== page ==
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There is a shameful lack of information on the Alsa website about how to write a driver for Alsa. This is becoming a frequently-asked question on the alsa-dev mailing list.

The best advice seems to be:

  1. Read the book "Linux Device Drivers" (It is available online at )
  2. Look at the half-finished documentation for the woefully out-of-date 0.4 kernel API linked from
  3. Or look at another oudated Alsa 0.5 Developer document at http://www.math.TU-Berlin.DE/\~sbartels/alsa/index.html (Isn't this the same document as #2?)
  4. Find a driver for a card that is similar to the one you're writing for. Read the source code for it. Best to take a widely-used driver as your template, since the more esoteric drivers may be broken without anyone noticing for some time.
  5. Install a journaling filesystem before you begin development! You'll be crashing and fsck'ing your machine many times.

Update: Takashi has helped fill this gaping void:\~iwai/writing-an-alsa-driver/index.html

Alfons Adriaensen asked on the alsa-user mailing-list about the API change for v1.0: Is there any document that describes this new API and the rationale for it ?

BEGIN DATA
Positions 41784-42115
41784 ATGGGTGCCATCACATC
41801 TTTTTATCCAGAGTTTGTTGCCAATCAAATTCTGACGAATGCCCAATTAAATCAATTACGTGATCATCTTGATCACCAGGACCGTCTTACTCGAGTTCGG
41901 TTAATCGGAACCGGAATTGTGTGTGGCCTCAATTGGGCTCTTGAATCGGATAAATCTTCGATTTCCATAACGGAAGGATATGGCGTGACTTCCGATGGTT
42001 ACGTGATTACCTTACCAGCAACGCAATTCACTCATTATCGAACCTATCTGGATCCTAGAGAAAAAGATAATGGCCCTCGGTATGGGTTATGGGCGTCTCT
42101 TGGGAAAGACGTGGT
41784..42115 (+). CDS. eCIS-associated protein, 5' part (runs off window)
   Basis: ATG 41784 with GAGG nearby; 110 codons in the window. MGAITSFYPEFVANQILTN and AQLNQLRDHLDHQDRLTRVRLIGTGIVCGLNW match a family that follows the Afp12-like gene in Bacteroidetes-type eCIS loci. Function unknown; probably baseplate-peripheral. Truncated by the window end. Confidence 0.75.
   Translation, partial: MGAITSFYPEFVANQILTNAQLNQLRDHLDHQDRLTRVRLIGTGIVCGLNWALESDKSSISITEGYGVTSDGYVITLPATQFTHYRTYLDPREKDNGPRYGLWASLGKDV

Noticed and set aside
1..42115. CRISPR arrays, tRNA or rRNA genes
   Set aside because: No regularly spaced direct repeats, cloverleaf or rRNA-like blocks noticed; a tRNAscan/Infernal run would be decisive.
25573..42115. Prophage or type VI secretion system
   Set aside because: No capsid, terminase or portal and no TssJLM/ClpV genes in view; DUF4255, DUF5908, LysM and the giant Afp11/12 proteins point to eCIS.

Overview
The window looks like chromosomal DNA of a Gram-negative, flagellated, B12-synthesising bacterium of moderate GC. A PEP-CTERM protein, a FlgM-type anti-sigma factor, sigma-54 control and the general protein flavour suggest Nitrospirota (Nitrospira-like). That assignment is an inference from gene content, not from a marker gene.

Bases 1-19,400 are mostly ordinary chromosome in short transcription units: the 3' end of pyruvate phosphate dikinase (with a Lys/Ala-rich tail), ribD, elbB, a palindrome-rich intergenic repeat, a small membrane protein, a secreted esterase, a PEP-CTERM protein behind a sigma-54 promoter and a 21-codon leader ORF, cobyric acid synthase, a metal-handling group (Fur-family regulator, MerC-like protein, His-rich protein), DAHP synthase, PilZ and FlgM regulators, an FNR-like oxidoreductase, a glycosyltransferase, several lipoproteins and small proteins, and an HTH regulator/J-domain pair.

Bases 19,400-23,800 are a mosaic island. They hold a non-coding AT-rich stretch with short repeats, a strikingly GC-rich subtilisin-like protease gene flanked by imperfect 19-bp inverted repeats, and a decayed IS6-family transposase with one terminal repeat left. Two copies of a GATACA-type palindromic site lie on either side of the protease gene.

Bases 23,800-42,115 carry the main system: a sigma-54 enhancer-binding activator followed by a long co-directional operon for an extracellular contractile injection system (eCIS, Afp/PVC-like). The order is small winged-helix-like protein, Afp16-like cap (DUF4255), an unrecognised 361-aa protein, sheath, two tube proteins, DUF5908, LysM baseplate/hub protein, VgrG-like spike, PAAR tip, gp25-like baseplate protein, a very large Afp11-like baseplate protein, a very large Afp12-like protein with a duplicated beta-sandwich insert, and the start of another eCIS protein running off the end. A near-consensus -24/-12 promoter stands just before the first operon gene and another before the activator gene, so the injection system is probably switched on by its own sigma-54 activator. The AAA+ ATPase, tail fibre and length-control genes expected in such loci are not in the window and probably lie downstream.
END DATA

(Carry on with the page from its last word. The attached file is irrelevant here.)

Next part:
Takashi responded: ... the doxygen output, i.e. online manual on web, is already based on the new API. Basically, the difference is found only in some snd_pcm_hw_params_xxx and snd_pcm_sw_params_xxx functions, such as snd_pcm_hw_params_get_access(). These functions returned non-integer value as the value itself, e.g.

int snd_pcm_hw_params_get_access(const snd_pcm_hw_params_t *params);

with the new API, they return always the error code and store the value in the given pointer uniformly, e.g.

int snd_pcm_hw_params_get_access(const snd_pcm_hw_params_t *params, snd_pcm_access_t *access);

so that you can check the error condition safely. btw, you can still use the old codes by defining


before inclusion of asound/asoundlib.h. Takashi 20031123

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Category: Howto